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Vas Kolesnikoff is the Chief Executive of the Australian Shareholders’ Association. He holds Bachelor of Economics and Master of Applied Finance degrees, and qualified as an Associate of the Institute of Chartered Accountants in Australia. His career has been with KPMG, and investment banking at Macquarie Bank, Merrill Lynch and Westpac Institutional Bank.

Click here to learn more about the Australian Shareholders Association.

  
 
  
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Vas's View
disco stu
post Posted: Dec 6 2011, 12:38 PM
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Does the ASA have any view as to the automatic delivery of any uncast shareholder votes to go to the MD who then gains proxy rights over all those uncast votes, enabling him/her to vote as they please? Is there a valid argument that these proxy votes should instead be cancelled?

The current set up is akin to allowing the encumbered US president to allocate every uncast vote by eligible US voters to his own side.

 
Vas's View
post Posted: Nov 28 2011, 11:32 AM
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As of 1 July 2011, new ‘two strikes’ legislation has come into effect which has created significant debate in business and investment circles. It also has significant consequences for SMSF trustees, with many of you owning companies for the long-term.The legislation states that if 25% or more of the shareholders of a company vote against the remuneration report of executives in two consecutive years, thereby incurring ‘two strikes’, then within 90 days of the second strike, the board of that company must answer to shareholders and stand for re-election.

This legislation has been enacted because there have been many instances of shareholder disapproval of boards and management on the issue of company performance and paying executives for it. However, the resolution relating to the remuneration report is only of an ‘advisory’ nature at AGMs, such that, it is not binding on the company and many boards have generally ignored the shareholders’ votes. This new legislation, which the Australian Shareholders’ Association (ASA) was instrumental in driving, now creates a consequence for boards who ignore the vote of a significant percentage of the owners of the company. All shareholders finally have an incentive to cast their votes to influence the decisions in the company.

The issue of executive remuneration is not singular and without consequence, as it has wide-ranging implications for investor returns.

It is one of the measures of appropriate governance in existence in a company, and demonstrates how a board, which represents the owners of the company, puts in place appropriate rewards. This is to ensure the company performs to its maximum potential, with regard to safeguarding investors’ interests and maximising returns.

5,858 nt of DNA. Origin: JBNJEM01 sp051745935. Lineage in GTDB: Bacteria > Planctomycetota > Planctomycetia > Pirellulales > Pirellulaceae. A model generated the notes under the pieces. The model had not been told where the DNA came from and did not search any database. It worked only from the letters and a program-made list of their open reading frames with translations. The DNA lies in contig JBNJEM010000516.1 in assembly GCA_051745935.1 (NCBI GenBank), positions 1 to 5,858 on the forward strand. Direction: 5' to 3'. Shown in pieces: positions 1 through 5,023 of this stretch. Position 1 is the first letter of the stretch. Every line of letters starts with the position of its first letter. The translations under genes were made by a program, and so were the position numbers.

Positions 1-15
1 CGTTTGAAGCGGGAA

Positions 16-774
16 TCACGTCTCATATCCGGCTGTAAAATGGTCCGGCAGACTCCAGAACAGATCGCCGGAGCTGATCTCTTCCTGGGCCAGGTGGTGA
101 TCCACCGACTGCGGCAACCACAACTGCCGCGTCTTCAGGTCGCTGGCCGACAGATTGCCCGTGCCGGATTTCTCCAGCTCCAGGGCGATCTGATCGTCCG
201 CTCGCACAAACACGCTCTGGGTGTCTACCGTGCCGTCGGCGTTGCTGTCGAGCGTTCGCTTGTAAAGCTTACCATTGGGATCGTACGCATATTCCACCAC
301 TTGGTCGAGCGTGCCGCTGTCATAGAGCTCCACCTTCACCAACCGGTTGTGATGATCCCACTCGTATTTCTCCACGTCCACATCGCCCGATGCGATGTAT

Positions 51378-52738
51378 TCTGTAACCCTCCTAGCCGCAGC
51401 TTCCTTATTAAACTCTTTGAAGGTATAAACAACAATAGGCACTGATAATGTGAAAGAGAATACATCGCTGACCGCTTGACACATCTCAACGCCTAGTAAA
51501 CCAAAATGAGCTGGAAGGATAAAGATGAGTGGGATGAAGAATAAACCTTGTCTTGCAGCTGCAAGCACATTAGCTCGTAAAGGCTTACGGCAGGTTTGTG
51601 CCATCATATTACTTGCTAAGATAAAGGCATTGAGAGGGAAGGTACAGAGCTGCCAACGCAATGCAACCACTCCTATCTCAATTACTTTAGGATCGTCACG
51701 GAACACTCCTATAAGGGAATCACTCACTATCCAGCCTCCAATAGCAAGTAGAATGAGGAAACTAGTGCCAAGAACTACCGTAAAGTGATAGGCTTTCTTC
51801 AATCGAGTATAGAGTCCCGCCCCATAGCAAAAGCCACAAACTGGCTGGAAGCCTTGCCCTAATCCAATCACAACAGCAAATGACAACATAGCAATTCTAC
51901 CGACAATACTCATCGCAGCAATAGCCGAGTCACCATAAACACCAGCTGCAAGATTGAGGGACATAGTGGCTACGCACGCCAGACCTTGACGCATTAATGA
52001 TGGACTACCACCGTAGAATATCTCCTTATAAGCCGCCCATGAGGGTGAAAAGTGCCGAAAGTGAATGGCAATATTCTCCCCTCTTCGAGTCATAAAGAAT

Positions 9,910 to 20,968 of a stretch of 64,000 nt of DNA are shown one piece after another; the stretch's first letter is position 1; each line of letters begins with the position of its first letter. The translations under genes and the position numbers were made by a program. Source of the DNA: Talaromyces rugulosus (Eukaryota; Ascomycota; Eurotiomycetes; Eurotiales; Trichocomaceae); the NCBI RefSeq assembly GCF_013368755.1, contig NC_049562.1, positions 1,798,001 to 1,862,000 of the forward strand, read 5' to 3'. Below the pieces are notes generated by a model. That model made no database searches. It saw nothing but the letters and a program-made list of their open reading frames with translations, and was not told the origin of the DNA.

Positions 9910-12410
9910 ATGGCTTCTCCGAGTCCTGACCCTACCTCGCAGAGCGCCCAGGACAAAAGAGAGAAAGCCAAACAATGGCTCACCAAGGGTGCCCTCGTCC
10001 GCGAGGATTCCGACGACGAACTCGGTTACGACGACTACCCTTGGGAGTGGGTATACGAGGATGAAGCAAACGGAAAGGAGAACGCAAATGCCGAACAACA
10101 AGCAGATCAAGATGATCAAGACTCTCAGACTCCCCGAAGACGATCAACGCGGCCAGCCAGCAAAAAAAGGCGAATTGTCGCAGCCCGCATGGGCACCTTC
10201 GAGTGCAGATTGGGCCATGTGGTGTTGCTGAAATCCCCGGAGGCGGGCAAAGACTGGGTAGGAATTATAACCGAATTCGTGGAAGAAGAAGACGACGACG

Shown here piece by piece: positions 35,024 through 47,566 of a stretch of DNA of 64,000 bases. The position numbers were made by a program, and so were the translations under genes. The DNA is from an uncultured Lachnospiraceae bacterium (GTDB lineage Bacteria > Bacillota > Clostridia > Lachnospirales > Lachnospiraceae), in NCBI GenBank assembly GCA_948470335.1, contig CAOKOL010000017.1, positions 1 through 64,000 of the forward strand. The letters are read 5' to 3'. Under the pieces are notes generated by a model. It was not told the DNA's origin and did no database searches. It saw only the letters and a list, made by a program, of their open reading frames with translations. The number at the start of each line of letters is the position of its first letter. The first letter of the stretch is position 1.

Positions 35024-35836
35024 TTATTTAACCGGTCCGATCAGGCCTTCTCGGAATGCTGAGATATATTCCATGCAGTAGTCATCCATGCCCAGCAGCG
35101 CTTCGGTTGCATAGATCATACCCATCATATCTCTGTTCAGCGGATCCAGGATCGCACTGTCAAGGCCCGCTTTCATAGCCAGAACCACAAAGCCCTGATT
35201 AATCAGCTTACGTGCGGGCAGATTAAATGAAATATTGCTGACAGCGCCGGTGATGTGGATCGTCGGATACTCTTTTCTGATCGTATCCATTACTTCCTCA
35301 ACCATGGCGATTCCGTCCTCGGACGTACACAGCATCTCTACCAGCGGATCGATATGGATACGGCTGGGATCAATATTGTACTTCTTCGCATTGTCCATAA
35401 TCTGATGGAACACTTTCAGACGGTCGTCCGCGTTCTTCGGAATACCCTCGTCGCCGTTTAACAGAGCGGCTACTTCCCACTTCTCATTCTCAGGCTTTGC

The ASA and numerous other governance experts point out the perils for investors where poor governance leads to poor results. Executive remuneration in a company goes to the heart of what outcomes shareholders seek to reward. ASA policies require alignment of executive remuneration with investors’ interests and returns with a long-term perspective; that is, investors must see outperformance before bonuses or incentives are paid to executives. Most superannuation and savings plans involve long-term investments and when we see reward given for short-term risk taking, there is immediate concern for the longer-term consequences and potential loss.

The ASA is mindful in pointing out misalignment of executive remuneration with investors’ interests, which could potentially cause losses or sub-optimal results for investors. This year we have seen numerous examples, where any concept of executive entitlement to incentives or bonuses are not seen in the performance of the company or results for investors.

Let’s go through two examples, so that DIY super investors can see what they should be looking for:

  • The Fairfax Media (FXJ) share price in the last five years has fallen significantly from a high of $5 in 2007 to a low of 68 cents in August 2011, while dividends have fallen from 20 cents to five cents per share. In 2011, the company reported a $390 million loss. In the five-year period, executive remuneration has increased from $7.25 million to nearly $14 million. This company is not rewarding results.
  • This year, Leighton Holdings (LEI) reported a $409 million loss and conducted a highly dilutive $758 million capital raising to prop up its balance sheet after an urgent business review resulting in a $1 billion write-off against long term contracts. In the meantime, current and former executives received multi-million dollar one-off short-term related bonuses and payments, including to the CEO of less than one year, David Stewart, who will walk away with over $7 million. Again, there is a disconnect between company performance and executive rewards.
The ASA wants SMSF trustees to be mindful of all factors when picking their stocks. In the case of executive remuneration, you get out of your investment what you reward.




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